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Allowing Vulnerability

June 30, 2017
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The contents of this article will certainly fly in the face of the world’s version of leadership. The stereotypical leaders of today are depicted as men and women who never flinch or show any kind of emotion, have a stiff upper lip, and are hard charging right to the very end. One may even refer to them as the “Teflon Dons” of leadership, where nothing seems to stick or impact them on any emotional level. This stereotype depicts them as tough, demanding, unwavering, and sometimes mean to the core. Anything less and they are considered weak and not fit to lead. Does that sound like the type of Christian leader that you want to be in the workplace? Let’s now compare the world’s version of leadership with what I call the “gold standard” of leading others. There are two verses that I believe speak directly to the central point of this chapter of allowing vulnerability.

“Jesus wept.” (John 11:35)

How beautiful and appropriate are those two words found in the shortest verse of the Bible?……….Jesus wept. Here we have the Creator of the universe showing His extreme vulnerability to His inner core of trusted advisors and confidents. Christ, who showed us through His righteous words and actions that He is the true and consummate embodiment of Christian leadership, thought it important enough to communicate to the world that it is okay to show vulnerability. This is the same Christ who spoke with righteous authority, performed miracles, was willing to die on the cross for the sins of mankind, and spoke the universe into existence. Yet, He wanted to tell us something about allowing oneself to be vulnerable. Jesus wanted to let us know that human beings have emotions and it is okay to show those emotions in certain situations. In John 11 above, Jesus was told that Lazarus was dead and was moved to tears when He saw Mary, Martha, and many other Jews weeping for the loss of their beloved friend. The entire mood was one of mourning and loss, which impacted our Savior’s emotions. In the same chapter, we are told that Christ groaned in the spirit and was troubled.

“When Jesus therefore saw her weeping, and the Jews also weeping which came with her, he groaned in the spirit, and was troubled,” (John 11:33)

There are many other examples in the New Testament of Christ allowing himself to be vulnerable, especially in the context of prayer. We see in Luke 22, that during His greatest time of anxiety, pressure, and oppression, He was willing to kneel down and pray within a stone’s cast of His followers.

“And he was withdrawn from them about a stone’s cast, and kneeled down, and prayed, Saying, Father, if thou be willing, remove this cup from me: nevertheless not my will, but thine, be done.” (Luke 22:41-42)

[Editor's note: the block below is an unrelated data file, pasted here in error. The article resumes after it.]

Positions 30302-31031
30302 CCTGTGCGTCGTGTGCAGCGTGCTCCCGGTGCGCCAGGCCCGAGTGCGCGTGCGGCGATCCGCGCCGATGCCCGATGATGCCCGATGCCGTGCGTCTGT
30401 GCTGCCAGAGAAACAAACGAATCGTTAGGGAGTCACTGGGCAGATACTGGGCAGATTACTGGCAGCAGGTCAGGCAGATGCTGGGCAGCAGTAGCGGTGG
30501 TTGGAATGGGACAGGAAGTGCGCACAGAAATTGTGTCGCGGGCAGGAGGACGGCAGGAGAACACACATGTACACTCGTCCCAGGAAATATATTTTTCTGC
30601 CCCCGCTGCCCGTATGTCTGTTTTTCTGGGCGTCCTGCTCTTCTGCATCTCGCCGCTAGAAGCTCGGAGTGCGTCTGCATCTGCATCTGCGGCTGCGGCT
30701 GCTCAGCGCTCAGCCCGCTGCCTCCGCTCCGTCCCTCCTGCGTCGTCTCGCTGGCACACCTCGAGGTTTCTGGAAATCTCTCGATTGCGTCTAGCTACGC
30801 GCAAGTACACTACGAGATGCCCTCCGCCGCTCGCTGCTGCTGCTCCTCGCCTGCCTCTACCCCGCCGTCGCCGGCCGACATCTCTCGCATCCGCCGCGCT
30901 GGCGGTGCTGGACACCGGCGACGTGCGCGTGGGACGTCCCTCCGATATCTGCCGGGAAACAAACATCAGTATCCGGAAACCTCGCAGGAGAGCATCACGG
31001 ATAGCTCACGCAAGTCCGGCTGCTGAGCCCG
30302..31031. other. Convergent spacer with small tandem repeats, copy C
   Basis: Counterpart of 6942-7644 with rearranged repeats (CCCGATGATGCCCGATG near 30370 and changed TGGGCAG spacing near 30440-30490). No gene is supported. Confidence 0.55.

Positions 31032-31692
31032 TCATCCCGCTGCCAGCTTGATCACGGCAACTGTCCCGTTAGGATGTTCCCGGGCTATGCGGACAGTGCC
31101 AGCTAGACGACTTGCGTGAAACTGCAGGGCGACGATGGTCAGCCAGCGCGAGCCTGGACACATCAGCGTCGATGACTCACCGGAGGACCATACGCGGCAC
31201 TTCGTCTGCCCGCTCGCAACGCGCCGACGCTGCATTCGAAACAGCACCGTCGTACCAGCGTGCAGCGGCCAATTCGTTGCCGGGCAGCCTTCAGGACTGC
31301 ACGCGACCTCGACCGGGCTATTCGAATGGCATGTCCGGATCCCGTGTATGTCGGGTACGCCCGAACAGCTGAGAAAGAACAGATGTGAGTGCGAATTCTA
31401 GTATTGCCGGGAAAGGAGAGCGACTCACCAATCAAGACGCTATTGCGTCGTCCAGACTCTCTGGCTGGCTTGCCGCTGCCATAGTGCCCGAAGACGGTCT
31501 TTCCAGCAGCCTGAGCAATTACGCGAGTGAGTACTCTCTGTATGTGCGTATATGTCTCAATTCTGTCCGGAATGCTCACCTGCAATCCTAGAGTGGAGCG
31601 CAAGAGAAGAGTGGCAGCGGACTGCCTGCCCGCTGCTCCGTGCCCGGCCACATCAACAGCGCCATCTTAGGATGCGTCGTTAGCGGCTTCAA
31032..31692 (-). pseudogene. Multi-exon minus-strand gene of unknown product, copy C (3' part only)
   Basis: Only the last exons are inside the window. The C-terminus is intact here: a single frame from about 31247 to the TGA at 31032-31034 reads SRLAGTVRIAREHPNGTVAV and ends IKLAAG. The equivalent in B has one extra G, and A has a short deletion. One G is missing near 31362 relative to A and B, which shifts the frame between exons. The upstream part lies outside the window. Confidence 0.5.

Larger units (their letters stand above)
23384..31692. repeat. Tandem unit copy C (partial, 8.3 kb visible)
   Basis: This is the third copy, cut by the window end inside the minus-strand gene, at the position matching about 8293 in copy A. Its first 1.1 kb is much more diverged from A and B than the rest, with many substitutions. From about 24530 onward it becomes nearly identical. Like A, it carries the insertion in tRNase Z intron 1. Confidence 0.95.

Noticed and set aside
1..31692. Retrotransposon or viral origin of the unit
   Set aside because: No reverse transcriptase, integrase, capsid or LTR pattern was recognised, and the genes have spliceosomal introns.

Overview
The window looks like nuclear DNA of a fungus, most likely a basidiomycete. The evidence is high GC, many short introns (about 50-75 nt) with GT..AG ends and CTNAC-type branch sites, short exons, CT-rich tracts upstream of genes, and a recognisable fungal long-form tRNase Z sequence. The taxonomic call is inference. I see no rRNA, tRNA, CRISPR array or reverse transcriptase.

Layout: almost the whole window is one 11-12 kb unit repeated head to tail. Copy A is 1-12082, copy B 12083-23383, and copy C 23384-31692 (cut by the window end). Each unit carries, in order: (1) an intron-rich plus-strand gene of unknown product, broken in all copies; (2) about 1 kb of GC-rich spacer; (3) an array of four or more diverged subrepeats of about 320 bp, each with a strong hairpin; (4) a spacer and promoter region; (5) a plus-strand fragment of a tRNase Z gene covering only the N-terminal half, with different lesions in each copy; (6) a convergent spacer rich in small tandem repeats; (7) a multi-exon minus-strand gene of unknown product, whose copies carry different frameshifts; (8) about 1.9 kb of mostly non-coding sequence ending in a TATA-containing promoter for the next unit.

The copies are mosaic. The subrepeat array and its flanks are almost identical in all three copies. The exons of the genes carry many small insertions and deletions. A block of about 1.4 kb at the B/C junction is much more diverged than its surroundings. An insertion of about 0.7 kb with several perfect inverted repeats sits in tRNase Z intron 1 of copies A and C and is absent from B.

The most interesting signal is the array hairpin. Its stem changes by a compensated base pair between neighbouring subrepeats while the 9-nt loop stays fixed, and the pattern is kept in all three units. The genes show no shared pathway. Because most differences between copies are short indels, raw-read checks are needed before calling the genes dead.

Christ was a strong, decisive, loving, and righteous leader who knew the importance of modeling the appropriate behaviors for other Christian leaders.

The world would argue that showing any sign of vulnerability (in any form) would put the leader at risk for losing control of those that are following. They see vulnerability as weakness, a chink in the armor, and a human leadership flaw that would let others run rough shot over them. Now, granted, I am not condoning an overly emotional leadership style in the workplace. However, there is nothing wrong with allowing our fellow employees hear us talk about a need for prayer that will help give guidance and direction on a matter of critical importance. Neither is there anything wrong with leaders expressing certain emotions with tonality of speech, facial expressions, and a countenance that cries out (pun intended) for the seriousness of a pending decision. I believe that such a demeanor has just the opposite effect of what the world fears might take place. Occasionally seeing a leader in a genuine state of concern or need, will have the effect of rallying the team around that leader. It will motivate followers to take an active part in navigating and solving the challenges at hand. If not, they may not be a good fit for your team or the organizational culture that you are trying to create. Here are some other ways that leaders can allow glimpses of their vulnerabilities that can be used for modeling Christian leadership behavior:

  • Leaders should allow their reliance on God to be evident.
  • Leaders should admit their mistakes; “I was wrong, will you forgive me for………………..?”
  • Leaders should allow their weaknesses to be evident.
  • Leaders should allow for constructive criticism.
  • Leaders should be upfront with followers when certain conditions are present where “all hands on deck” are needed.
  • Leaders should admit when they are having a bad day at work. 

While followers want leaders who are unwavering with a steady hand at the helm, they also want leaders who will show their vulnerabilities while at work. Because they desire relationships with those who lead them, they want to see evidences of a leader’s true inner core to be able to understand them better and get to know them on a more personal level. Followers don’t want perfect leaders, they want leaders who are honest, humble, genuine, and forthright. 


Comments

David Bennett June 30, 2017 @ 6:31PM
Thank you so much for this article. It is much needed. I do a lot of discipleship, and will definitely be adding this to my subject of TRANSPARENCY. Thanks again.

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